Leadership Reports

Emergency Medicine Residents Oppose ACGME Changes to the Common Program Requirements

The future of emergency medicine hangs in the balance as the EM community grapples with the ACGME's new Common Program Requirements.

In July 2019, limits on clinical work hours will be taken away from core residency program faculty. The impact of this change is far-reaching and has provoked action by emergency medicine trainees across the country. Core faculty are the foundation of emergency medicine, charged with training the future generation while pushing the specialty forward through scholarship and academic productivity—all while working clinically in the most intense, stressful specialty of modern medicine. Without protected time, core faculty will be unable to complete their mission. The future of emergency medicine hangs in the balance as the emergency medicine community grapples with the new Common Program Requirements. 

Upcoming Changes to the Common Program Requirements
At its core, residency training represents the transformation of a medical student to an independent physician. The purpose of the Accrediting Council for Graduate Medical Education (ACGME) is to improve health care by standardizing this process. The general guidelines created by the ACGME for accreditation purposes are known as the Common Program Requirements (CPR). Specifications in these program requirements range from limits on resident duty hours to faculty responsibilities. For unique issues, the ACGME also maintains a dedicated Review Committee for each specialty. 

To adapt over time, the CPR undergoes regular revision. Historically, the CPR and Review Committee for Emergency Medicine (RC-EM) requirements have met the needs of emergency medicine by allowing the specialty to protect academic time for core faculty.

This has been accomplished through a specific provision that allows the RC-EM to limit clinical hours for the program director, associate program directors, and core faculty.1

When the new CPR changes go into effect on July 1, this protection will no longer exist.

The greatest threat stems from removal of the provision allowing for the RC-EM to create requirements specific to core faculty.2 This prevents the specialty from creating formal limitations on clinical hours for core faculty and represents a major ideology shift away from protected faculty time. Emergency medicine residents are disturbed by this revision and the downstream impact it will have on the specialty.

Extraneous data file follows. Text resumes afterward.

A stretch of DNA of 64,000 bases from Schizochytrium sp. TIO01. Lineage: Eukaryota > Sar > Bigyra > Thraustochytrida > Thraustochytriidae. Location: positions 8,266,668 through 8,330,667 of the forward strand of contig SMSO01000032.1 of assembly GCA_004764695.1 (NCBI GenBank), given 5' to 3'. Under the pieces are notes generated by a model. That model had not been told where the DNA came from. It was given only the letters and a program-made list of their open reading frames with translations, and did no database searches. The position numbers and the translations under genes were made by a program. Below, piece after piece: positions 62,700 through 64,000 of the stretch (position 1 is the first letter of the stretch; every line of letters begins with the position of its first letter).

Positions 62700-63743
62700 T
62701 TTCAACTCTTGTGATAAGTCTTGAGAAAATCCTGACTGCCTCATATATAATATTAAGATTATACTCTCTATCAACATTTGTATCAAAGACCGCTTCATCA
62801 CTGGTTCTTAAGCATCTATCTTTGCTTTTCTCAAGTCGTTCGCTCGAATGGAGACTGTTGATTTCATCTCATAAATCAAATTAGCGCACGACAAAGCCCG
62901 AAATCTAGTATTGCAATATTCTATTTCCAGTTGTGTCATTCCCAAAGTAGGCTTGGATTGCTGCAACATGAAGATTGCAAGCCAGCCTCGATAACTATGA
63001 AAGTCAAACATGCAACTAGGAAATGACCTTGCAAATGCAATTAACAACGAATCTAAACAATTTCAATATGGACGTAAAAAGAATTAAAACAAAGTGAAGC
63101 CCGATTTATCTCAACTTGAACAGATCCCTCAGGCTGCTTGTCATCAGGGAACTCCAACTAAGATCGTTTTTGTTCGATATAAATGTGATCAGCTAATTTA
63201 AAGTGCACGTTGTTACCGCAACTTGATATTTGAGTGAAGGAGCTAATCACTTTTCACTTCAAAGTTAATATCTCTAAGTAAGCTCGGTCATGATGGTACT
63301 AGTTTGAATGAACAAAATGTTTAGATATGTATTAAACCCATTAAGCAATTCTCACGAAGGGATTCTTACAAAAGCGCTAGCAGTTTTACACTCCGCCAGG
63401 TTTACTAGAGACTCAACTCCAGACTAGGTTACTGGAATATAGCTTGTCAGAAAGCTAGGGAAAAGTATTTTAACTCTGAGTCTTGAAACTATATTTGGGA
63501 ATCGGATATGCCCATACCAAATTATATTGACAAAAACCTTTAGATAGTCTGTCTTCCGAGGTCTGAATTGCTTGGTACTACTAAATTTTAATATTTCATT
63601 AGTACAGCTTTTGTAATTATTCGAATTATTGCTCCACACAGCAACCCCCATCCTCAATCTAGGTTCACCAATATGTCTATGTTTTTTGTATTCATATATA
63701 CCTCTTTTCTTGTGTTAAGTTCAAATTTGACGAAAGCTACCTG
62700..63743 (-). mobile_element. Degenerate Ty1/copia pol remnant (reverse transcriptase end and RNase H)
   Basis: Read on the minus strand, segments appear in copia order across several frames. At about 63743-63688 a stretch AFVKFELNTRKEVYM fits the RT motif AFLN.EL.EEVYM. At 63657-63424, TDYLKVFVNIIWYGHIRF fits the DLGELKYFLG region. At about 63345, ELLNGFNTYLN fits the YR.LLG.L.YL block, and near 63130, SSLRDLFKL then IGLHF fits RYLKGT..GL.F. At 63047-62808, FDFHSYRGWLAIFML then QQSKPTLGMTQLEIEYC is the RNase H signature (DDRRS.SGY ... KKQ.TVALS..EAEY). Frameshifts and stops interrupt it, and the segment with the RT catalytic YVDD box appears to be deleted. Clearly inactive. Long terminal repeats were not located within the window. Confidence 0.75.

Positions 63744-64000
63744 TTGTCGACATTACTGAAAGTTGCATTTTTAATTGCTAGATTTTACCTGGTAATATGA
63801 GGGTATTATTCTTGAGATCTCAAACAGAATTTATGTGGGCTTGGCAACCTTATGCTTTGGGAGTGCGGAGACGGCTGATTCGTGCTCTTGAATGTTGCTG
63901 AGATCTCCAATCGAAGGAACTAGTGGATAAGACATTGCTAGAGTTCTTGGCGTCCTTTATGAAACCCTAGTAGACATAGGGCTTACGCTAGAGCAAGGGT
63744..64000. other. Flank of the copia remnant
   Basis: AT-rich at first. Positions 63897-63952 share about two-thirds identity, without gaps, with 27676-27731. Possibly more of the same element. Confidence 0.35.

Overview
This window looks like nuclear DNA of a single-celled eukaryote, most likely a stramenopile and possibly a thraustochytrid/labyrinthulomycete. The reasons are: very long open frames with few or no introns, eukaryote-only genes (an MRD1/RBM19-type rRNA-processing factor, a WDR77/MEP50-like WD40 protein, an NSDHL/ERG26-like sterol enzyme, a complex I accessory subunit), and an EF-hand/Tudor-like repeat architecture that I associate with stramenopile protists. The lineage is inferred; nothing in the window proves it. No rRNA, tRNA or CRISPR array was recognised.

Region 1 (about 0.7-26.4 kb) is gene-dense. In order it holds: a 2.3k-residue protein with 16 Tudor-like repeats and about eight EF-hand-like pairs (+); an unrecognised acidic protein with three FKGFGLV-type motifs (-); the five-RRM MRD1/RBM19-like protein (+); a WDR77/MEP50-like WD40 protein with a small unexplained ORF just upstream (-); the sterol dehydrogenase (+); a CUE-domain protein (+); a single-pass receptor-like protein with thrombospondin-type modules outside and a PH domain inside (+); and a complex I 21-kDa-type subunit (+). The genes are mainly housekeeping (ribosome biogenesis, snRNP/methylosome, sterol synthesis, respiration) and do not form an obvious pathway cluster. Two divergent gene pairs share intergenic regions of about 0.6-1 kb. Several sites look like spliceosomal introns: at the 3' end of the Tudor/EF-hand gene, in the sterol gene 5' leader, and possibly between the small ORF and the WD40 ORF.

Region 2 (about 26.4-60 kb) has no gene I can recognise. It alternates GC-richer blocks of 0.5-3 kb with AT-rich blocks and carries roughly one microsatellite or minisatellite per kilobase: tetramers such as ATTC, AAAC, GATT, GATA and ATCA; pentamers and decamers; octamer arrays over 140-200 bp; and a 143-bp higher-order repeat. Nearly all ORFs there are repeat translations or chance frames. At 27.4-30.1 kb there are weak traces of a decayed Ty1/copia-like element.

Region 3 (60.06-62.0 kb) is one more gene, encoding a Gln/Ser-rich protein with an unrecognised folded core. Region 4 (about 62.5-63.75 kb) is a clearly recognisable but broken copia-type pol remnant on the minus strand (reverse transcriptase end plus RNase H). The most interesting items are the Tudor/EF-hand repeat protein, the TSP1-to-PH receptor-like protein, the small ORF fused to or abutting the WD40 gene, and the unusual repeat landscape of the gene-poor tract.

Challenges to On-Shift Education
The nature of emergency medicine demands minute-to-minute care, which rapidly diminishes the ability to do anything other than direct patient care on shift. While faculty from other specialties may be able to briefly step away from clinical responsibilities after rounds, the dynamic environment in the emergency department requires that emergency physicians directly care for patients throughout the entire shift.3 

The challenge of bringing core education into the emergency department cannot be understated. Unlike inpatient teaching services with mandated caps, there is no way to cap the number of patients presenting to the emergency department. Even in maximum-capacity scenarios in which ambulances are temporarily diverted to other hospitals, the doors remain open for walk-in patients to receive care. 

Like unlimited patient caps, the increasingly prevalent phenomenon of emergency department overcrowding places stress on education. While this has led to increased clinical experience for emergency medicine residents and forced the development of innovative teaching methods on-shift, overcrowding results in decreased faculty supervision and further decreases on-shift education.4,5 To make matters more complicated, the literature is clear that both emergency department patient volume and complexity are increasing at a steady pace.6 

Finally, clinical productivity measures represent a unique challenge to on shift education. Although important to maximize patient care capacity, pressure to satisfy administrative metrics disincentivizes emergency physicians from dedicating on shift time to resident education. While residents in other specialties often decrease productivity, emergency medicine residents have been shown to both increase productivity and reduce emergency physician staffing requirements.7,8,9,10 By decreasing emergency physician hours and adding resident hours, emergency departments are maximizing productivity while decreasing opportunity for on shift education. Without protected time, there is no way to compensate for this. 

Emerging Role of Off-Shift Clinical Education